Retired NFL players Kevin Henry and Najeh Davenport filed federal lawsuits this week to claim the $1 billion class-action concussion settlement reached between the league and former players in 2014 discriminates against former Black players who seek claims. The heart of suit is the contention that race factors in during the medical evaluation process of players seeking compensation for their mental impairment caused by playing in the violent sport, and the league presumes that Black players have lower cognitive ability than white players.
Henry and Davenport are among the players who learned that race, age, and education are partially used to determine the amount of cognitive decline they suffered. The suit was filed on Tuesday, Aug. 25, in the U.S. District Court for the Eastern District of Pennsylvania in Philadelphia.
“When being evaluated for the qualifying diagnoses of neurocognitive Impairment, Black former players are automatically assumed (through a statistical manipulation called ‘race-norming’) to have started with worse cognitive functioning than white former players,” read court filings.
“As a result, if a Black former player and a white former player receive the exact same raw scores on a battery of tests designed to measure their current cognitive functioning, the Black player is presumed to have suffered less impairment, and he is therefore less likely to qualify for compensation,” it continued.
Henry, who played running back for the Pittsburgh Steelers, and Davenport, a defensive end for the Green Bay Packers, Pittsburgh Steelers, and Indianapolis Colts, are hoping the filing leads to a class-action lawsuit involving other Black claimants, according to the Daily Mail. Both Henry and Davenport said they suffered multiple concussions in their playing days.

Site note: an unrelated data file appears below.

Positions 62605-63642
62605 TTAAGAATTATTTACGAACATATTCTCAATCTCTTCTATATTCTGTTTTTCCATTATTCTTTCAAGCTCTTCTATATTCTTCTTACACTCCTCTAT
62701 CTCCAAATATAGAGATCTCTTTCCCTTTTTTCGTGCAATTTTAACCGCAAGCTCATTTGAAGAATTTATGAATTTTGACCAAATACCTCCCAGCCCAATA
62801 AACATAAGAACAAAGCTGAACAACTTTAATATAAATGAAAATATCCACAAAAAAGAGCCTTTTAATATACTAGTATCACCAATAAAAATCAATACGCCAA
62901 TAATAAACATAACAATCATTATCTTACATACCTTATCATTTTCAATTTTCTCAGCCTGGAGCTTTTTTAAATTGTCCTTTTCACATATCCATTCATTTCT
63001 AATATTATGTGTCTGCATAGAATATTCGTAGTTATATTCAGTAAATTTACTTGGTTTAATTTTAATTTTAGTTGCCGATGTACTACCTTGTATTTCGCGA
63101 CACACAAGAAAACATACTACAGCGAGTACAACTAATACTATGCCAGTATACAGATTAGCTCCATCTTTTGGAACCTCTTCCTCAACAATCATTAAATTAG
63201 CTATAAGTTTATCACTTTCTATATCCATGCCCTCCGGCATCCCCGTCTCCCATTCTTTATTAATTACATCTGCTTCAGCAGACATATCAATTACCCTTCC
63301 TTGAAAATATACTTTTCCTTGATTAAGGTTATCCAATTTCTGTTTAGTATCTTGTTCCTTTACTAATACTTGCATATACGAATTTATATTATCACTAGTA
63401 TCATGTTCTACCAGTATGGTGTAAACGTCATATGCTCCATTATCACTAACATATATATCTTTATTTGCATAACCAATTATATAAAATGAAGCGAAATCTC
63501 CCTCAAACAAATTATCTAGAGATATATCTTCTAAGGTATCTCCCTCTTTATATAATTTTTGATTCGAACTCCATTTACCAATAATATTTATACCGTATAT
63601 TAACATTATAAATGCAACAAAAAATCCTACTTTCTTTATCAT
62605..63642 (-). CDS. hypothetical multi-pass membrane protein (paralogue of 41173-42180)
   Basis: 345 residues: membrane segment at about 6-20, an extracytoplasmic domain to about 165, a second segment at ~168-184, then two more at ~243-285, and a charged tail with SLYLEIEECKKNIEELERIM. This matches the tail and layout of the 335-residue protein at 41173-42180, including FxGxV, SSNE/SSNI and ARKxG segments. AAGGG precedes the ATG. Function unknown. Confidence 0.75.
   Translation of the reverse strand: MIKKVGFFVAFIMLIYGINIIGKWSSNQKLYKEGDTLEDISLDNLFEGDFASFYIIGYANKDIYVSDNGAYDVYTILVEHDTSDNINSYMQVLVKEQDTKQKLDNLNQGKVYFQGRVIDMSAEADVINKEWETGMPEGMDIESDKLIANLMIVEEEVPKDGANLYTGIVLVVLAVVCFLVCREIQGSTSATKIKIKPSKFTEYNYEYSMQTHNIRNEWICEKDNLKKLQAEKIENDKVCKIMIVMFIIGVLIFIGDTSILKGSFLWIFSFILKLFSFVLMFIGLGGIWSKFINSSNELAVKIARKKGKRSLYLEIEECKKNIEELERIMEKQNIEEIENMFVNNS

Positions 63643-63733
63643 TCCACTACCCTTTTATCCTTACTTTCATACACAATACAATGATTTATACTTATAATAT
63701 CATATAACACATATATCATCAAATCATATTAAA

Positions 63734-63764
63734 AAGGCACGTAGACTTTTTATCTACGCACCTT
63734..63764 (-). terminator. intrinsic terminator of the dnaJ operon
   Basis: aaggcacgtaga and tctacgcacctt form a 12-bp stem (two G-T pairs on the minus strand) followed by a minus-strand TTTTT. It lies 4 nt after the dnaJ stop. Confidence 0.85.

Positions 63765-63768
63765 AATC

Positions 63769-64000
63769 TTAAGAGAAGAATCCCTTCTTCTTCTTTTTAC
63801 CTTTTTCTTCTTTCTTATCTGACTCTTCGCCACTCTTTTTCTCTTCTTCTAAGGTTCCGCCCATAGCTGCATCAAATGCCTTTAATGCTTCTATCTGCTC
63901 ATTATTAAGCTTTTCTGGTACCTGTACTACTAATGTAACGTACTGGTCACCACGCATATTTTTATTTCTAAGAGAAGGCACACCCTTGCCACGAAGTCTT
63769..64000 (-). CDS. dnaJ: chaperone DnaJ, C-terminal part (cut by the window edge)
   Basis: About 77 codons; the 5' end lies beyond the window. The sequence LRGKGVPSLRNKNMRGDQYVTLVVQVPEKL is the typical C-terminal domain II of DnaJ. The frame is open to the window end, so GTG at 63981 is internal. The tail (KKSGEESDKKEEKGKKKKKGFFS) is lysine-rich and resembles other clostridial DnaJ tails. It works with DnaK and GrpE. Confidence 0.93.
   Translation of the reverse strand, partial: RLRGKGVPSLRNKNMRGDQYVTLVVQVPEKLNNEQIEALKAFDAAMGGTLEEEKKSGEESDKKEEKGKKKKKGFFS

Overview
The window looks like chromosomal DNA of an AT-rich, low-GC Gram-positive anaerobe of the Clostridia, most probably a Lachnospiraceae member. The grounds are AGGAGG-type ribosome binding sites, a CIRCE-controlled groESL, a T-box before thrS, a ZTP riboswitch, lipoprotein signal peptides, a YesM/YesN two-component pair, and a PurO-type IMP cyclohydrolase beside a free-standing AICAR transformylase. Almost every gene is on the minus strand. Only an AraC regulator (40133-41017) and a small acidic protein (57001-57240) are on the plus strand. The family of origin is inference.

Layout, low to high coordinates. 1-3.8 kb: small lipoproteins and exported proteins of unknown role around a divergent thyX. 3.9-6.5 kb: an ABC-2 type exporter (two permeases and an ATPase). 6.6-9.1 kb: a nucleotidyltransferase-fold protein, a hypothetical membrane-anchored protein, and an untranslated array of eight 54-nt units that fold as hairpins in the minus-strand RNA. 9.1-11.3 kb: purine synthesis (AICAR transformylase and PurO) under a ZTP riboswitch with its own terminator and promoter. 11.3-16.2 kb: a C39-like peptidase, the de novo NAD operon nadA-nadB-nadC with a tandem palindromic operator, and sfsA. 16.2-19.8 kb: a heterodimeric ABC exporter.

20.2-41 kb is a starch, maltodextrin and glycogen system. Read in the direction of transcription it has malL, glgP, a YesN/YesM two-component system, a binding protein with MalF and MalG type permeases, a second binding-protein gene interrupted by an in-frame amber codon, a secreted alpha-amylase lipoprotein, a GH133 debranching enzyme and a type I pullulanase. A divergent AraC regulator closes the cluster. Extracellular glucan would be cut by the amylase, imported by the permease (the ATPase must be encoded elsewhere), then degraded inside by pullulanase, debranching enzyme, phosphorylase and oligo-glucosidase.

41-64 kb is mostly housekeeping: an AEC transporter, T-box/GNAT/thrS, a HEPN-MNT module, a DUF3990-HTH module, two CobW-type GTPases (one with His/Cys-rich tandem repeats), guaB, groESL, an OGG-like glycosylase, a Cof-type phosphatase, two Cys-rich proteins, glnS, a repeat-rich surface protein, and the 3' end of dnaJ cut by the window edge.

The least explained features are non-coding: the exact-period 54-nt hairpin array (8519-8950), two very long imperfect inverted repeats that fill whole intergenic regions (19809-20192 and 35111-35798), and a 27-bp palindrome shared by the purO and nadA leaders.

They’ve also made a request to the federal court that’s overseeing the settlement ensures that the NFL isn’t allowed to use “race-normed” scores when determining benefits for retired players. Additionally, they’ve asked that the league pay damages to former Black players who’s claims were determined by that method. The NFL does not administer the claims under the settlement, but it can and does appeal awards to players who were not medically evaluated using race-normed cognitive scores. Some 70 percent of the league’s players are Black.
“The NFL’s administration of the settlement created a ‘Black’ door and a ‘White’ door for benefits, in which former players with identical test scores get different treatment, solely on the basis of race,” said lead counsel for the players, Cy Smith. “This approach was not required by the settlement and the NFL is fully aware of its discriminatory impact on Black players. The NFL has a choice to make: live up to its word and treat Black players like their lives matter, or continue pushing them aside.”
Thousands of lawsuits from former players were addressed with the 2014 settlement, but it was after the league was accused of not being forthright about the true effects of having numerous concussions.
After the suit was filed, an NFL spokesperson issued a statement.
“The Settlement Program, which has already paid over $700 million in benefits to retirees and their families, was the result of arm’s-length, comprehensive negotiations between the NFL and Class Counsel, was approved by the federal courts after a searching review of its fairness, and always contemplated the use of recognized statistical techniques to account for demographic differences such as age, education, and race,” said the spokesperson.
“The point of such adjustments — in contrast to the complaint’s claims — is to seek to ensure that individuals are treated fairly and compared against comparable groups,” that person continued. But the Settlement Agreement does not require the use of any particular adjustments, and instead leaves their use to the sound discretion of the independent clinicians administering the tests in any particular case.”
Davenport previously received word that he was to be paid a certain amount from the claims adjuster, after having a test that didn’t factor in race. But the NFL appealed the claim and said Davenport “Did not demonstrate the requisite cognitive impairment” based on his age and race. Henry’s claim reportedly was denied for the same reason.
Henry played in the NFL from 1993 to 2000, and Davenport’s career spanned 2002 to 2008.